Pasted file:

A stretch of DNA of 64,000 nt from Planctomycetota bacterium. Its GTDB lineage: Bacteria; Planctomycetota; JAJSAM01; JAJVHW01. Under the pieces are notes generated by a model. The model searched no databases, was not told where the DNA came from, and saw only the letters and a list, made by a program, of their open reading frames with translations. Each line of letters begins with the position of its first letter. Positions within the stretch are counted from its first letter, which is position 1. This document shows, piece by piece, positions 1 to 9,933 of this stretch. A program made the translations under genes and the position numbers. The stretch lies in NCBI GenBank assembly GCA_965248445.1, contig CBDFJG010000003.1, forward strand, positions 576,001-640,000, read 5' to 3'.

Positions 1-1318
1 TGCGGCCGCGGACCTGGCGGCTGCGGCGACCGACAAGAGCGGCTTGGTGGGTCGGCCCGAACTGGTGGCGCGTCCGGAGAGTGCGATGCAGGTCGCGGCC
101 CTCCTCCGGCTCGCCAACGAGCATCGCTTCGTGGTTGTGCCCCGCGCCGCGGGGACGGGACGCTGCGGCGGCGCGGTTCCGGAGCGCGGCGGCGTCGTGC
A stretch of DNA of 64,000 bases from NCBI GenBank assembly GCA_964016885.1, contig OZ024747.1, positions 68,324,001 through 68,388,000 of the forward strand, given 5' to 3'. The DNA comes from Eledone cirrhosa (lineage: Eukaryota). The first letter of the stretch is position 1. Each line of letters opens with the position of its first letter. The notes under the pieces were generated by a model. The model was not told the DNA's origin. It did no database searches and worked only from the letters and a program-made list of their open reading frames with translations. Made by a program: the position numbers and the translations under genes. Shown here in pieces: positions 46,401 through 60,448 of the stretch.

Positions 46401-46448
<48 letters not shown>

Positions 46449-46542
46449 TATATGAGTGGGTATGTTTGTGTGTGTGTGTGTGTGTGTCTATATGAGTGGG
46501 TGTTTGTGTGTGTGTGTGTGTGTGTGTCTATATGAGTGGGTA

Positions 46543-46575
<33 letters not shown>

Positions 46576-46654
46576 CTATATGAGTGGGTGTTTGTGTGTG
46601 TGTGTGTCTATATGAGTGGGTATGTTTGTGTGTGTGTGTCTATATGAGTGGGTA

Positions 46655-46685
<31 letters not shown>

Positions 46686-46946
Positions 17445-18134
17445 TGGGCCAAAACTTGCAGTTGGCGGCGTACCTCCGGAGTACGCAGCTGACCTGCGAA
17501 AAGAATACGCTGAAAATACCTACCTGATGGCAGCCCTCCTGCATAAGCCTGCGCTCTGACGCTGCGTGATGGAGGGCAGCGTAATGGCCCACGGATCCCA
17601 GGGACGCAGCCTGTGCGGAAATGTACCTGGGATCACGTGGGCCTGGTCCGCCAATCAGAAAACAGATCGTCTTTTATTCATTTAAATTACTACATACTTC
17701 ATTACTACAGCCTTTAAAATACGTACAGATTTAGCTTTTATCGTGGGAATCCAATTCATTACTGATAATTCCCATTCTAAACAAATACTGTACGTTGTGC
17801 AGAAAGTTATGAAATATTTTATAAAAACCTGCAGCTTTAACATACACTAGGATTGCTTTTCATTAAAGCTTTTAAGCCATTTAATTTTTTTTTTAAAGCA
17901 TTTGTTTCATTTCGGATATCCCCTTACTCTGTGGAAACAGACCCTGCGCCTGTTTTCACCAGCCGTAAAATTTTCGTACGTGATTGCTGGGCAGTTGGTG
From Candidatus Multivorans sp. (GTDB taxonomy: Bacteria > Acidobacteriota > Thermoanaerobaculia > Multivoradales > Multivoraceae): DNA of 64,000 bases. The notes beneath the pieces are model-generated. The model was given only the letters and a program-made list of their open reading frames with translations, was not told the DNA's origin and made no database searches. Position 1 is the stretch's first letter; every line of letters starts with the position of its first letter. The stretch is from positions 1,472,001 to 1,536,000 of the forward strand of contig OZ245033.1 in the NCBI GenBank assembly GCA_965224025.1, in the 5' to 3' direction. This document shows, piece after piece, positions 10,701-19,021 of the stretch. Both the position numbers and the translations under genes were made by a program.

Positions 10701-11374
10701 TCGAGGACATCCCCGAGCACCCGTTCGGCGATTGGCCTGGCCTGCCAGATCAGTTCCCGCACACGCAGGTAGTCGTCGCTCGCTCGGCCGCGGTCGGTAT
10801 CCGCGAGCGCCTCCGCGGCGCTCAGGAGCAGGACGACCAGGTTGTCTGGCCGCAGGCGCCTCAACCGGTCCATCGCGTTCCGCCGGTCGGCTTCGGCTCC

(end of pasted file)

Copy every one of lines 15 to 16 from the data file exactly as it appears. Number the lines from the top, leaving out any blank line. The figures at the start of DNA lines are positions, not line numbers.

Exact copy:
46601 TGTGTGTCTATATGAGTGGGTATGTTTGTGTGTGTGTGTCTATATGAGTGGGTA

Positions 46655-46685